Gary Crosby (bassist)

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Gary Crosby
Gary Crosby.jpg
Background information
Born (1955-01-26) 26 January 1955 (age 62)
London, UK
Genres Jazz
Occupation(s) Musician, arranger, bandleader, educator
Instruments Double bass
Associated acts Jazz Warriors; Tomorrow's Warriors; Gary Crosby's Nu Troop; Jazz Jamaica
Website garycrosbybass.com

Gary Crosby OBE (born 26 January 1955) is a British jazz double bassist, composer, music arranger, and educator. He was a founder member of the celebrated group the Jazz Warriors in the 1980s and has worked with many top international artists.

Also a bandleader, record producer, company director and facilitator, he leads Gary Crosby’s Nu Troop, Gary Crosby Trio, Guava, Jazz Jamaica and Jazz Jamaica All Stars. Crosby is executive Artistic Director of Tomorrow's Warriors, a music education/professional development organization co-founded in 1991 with his partner Janine Irons. In 1996 Crosby and Irons established Dune Music, a company that encompasses artist management, a record label, music publishing, and education.[1]

Background[edit]

Born in London of Jamaican heritage,[2] Crosby is the nephew of guitarist Ernest Ranglin, who performed with Jazz Jamaica at Ronnie Scott's Jazz Club in October 2009 as part of the club's anniversary concert series.[3][4] Crosby started out playing trumpet but in his teens studied with noted bassist Peter Ind, going on to become a founding member in 1986 of the Jazz Warriors[5] — a group that showcased such talented young Black musicians as Courtney Pine, Steve Williamson, Cleveland Watkiss, Phillip Bent, and Orphy Robinson.

Tomorrow's Warriors[edit]

In 1991, Crosby established Tomorrow's Warriors, providing a platform for talented young musicians who wished to pursue a career in jazz. Over the following 13 years, the Tomorrow's Warriors Jazz Café Jam Session became an institution and developed four generations of Warriors, including Denys Baptiste, J-Life and Soweto Kinch.[6]

In 2004, the Tomorrow's Warriors Jam Session moved to The Spice Of Life in Soho, where it remained active until Summer 2010. Tomorrow’s Warriors continues to develop the careers of young musicians and is now commencing the development of its sixth generation of Warriors with core programs and workshops at Southbank Centre, London.[7]

Jazz Jamaica[edit]

In the early 1990s, Crosby set up Jazz Jamaica, a group of Jamaican jazz musicians, in which young musicians played alongside such seasoned talent as ska trombonist Rico Rodriquez and trumpeter Eddie Thornton.[8]

Dune Music[edit]

In 1996, Crosby and his partner, Janine Irons, established The Dune Music Company Ltd, a commercial company comprising four divisions: artist management, record label, music publishing, and education.[6] Artists associated with Dune Music include Jazz Jamaica All Stars, Soweto Kinch, Denys Baptiste, Abram Wilson, Andrew McCormack, Empirical and J-Life.[9]

Awards[edit]

In 1998, Gary Crosby's Nu Troop won the award for Best International Ensemble at the Jazz à Vienne Concours International d’Orchestres in France.[10]

In 2002, Crosby won the award for Best Band for his 20-piece big band, Jazz Jamaica All Stars. In the same year, he was honoured by the Festival Directorate of the Ocho Rios Jazz Festival, Jamaica, for Consistent Contribution to Music in Jamaica,[11] thereby securing a place in the Jamaica Jazz Hall Of Fame.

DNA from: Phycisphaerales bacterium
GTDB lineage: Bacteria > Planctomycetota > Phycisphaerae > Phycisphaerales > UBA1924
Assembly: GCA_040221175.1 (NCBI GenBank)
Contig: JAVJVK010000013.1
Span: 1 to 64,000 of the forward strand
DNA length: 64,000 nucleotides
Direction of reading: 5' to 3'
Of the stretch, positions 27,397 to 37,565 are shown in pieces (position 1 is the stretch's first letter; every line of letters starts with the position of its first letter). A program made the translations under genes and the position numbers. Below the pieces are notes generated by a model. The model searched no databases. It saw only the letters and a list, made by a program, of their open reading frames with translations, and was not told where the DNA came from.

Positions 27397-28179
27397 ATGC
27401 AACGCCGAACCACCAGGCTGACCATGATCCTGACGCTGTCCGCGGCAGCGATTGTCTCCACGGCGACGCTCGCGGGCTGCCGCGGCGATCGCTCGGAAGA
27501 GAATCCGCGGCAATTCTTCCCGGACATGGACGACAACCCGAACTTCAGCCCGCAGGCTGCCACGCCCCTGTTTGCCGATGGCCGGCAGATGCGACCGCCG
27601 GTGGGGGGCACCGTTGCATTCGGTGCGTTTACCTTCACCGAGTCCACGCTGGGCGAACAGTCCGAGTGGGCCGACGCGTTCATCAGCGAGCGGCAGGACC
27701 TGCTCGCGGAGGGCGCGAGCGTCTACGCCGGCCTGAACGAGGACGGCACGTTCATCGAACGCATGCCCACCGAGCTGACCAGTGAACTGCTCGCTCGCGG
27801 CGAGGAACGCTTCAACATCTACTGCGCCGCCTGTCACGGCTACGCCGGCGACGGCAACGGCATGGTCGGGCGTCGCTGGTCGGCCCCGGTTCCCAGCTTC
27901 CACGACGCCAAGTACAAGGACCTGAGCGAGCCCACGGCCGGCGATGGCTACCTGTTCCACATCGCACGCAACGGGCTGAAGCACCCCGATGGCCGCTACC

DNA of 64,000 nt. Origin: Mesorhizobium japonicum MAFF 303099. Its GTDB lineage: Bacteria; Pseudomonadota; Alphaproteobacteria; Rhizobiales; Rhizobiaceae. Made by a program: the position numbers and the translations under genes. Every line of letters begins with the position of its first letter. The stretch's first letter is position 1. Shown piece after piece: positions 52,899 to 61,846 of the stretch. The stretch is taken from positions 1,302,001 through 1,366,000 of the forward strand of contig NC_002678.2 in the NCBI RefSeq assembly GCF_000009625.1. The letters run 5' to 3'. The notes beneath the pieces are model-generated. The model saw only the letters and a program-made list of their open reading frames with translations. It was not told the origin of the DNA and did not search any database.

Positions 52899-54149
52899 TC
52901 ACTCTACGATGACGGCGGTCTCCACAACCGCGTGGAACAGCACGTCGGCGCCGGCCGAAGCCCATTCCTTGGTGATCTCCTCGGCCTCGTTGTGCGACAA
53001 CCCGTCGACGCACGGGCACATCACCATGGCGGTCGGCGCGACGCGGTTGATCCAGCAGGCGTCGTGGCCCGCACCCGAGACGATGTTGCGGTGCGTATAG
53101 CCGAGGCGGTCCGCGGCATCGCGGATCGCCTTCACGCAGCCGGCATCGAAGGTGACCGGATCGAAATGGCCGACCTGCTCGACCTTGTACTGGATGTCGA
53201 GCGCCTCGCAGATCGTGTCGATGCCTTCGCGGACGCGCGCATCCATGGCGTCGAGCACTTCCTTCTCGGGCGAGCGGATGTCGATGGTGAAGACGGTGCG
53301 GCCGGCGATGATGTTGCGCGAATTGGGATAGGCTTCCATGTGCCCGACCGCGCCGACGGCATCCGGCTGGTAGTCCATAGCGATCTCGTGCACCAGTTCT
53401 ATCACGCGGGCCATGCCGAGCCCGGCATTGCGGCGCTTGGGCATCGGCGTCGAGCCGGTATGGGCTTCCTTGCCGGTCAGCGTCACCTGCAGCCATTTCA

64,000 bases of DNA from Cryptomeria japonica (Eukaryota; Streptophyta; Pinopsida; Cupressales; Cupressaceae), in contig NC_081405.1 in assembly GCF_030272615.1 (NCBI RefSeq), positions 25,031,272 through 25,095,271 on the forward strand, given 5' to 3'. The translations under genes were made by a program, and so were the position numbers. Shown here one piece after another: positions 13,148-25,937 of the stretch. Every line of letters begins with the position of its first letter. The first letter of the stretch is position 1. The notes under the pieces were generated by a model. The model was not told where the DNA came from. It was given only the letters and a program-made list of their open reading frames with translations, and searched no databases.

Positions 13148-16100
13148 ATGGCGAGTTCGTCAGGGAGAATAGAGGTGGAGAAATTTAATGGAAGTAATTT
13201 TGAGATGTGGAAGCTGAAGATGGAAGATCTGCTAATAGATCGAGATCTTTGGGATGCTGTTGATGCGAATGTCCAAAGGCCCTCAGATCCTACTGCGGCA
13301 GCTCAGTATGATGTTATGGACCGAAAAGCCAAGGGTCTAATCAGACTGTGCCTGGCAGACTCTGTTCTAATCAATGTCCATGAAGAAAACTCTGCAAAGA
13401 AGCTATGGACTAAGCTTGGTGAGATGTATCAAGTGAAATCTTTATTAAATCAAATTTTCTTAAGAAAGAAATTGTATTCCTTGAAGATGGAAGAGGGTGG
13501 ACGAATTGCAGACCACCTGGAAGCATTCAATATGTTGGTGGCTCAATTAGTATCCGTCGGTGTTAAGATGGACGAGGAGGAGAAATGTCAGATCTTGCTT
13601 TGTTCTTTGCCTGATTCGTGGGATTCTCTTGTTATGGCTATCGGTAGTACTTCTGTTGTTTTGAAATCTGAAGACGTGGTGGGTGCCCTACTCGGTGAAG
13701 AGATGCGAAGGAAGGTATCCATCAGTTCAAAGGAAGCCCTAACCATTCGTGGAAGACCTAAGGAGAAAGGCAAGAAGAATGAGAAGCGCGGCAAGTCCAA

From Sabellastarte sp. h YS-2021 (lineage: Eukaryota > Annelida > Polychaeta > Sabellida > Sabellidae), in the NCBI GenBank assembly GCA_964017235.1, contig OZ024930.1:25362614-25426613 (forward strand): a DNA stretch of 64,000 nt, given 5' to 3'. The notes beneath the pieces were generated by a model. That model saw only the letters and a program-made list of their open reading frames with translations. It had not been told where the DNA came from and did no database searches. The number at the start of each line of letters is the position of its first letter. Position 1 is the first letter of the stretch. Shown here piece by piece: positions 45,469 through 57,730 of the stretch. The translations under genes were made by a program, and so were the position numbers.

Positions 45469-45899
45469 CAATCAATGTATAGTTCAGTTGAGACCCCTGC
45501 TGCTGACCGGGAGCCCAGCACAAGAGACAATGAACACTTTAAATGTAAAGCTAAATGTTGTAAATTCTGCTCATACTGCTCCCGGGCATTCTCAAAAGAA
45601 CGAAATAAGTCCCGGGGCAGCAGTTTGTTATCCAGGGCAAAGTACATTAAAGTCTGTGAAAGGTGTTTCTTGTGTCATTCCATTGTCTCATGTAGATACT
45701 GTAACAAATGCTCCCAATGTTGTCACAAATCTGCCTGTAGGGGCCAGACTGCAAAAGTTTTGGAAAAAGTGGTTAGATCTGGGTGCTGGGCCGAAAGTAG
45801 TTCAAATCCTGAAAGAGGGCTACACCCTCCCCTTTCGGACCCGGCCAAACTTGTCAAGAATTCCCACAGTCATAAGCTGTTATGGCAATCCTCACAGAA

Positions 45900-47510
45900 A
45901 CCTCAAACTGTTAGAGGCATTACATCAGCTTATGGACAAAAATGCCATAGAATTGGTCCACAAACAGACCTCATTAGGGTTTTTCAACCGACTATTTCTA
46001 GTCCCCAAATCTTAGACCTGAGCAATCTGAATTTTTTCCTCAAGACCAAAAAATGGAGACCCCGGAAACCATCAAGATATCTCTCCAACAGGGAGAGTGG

In 2006, Jazz Jamaica was given the All Party Parliamentary Jazz Award for Best Ensemble.

In 2007, Crosby received the BBC Radio Jazz Award for Services to Jazz.[12]

In 2009, Gary Crosby was appointed an OBE in the Queen's Birthday Honours.[13]

In 2012, Crosby received the Parliamentary Award for Jazz Education. Citing Crosby's nomination for the award, presenter Paul Gambaccini said: "Gary has been making his mark as a jazz educator and bass player since 1991 when he formed the group ‘Tomorrow’s Warriors’ as a platform for young musicians who want to pursue a career in jazz. The ethos is to encourage young people from all backgrounds but there is a positive move to encourage people of the African diaspora. Many women have come through the Warriors' training bands and have now secured places at leading music colleges. Gary Crosby through his organisation and outstanding teaching has achieved in 20 years what many would think would take a lifetime in regards to ethnic minorities and gender imbalances."[14][15][16]

See also[edit]

References[edit]

  1. ^ Tomorrow's Warriors website.
  2. ^ Ijeoma Azubuike, "Preview: Gary Crosby - Lively Up! Festival" (interview with Gary Crosby), London Jazz News, 9 October 2012.
  3. ^ Ronnie Scott's Anniversary Concert Series - "Ernest Ranglin and Jazz Jamaica, including his nephew Gary Crosby". 2009.
  4. ^ Paul Taylor, "Gary's jazz journey", Manchester Evening News, 27 January 2006.
  5. ^ "Gary Crosby – The artistic side of Dune Records", Open Sky Jazz, 23 October 2009.
  6. ^ a b John Murph, "Do Your Own Thing: The Dune Label", JazzTimes, March 2004.
  7. ^ "About", Tomorrow's Warriors website.
  8. ^ Neil Price, "Gary Crosby Quintet to Celebrate 70 Years of Blue Note at Spice of Life", JazzWise, 16 June 2009.
  9. ^ "Record label PR file: Dune Records", The Independent, 31 January 2007.
  10. ^ "Gary Crosby's Nu Troop", Air, Artist Agency.
  11. ^ Tanya Batson, "Four awarded for contributions to music", Jamaica Gleaner, 18 June 2002.
  12. ^ "Young British jazz artists dominate this year's BBC Jazz Awards", BBC press release, 10 July 2007.
  13. ^ "Gary Crosby awarded OBE in HM The Queen's Birthday Honours", The Jazz Mann, 16 June 2009.
  14. ^ "Gary Crosby OBE honoured with parliamentary Award for Jazz Education", Tomorrow's Warriors website. Retrieved 17 May 2012.
  15. ^ Parliamentary Jazz Awards 2012 - Winners, The Jazz Site, 16 May 2012.
  16. ^ "Parliamentary Jazz Awards 2012", Properganda Online, 22 May 2012.

External links[edit]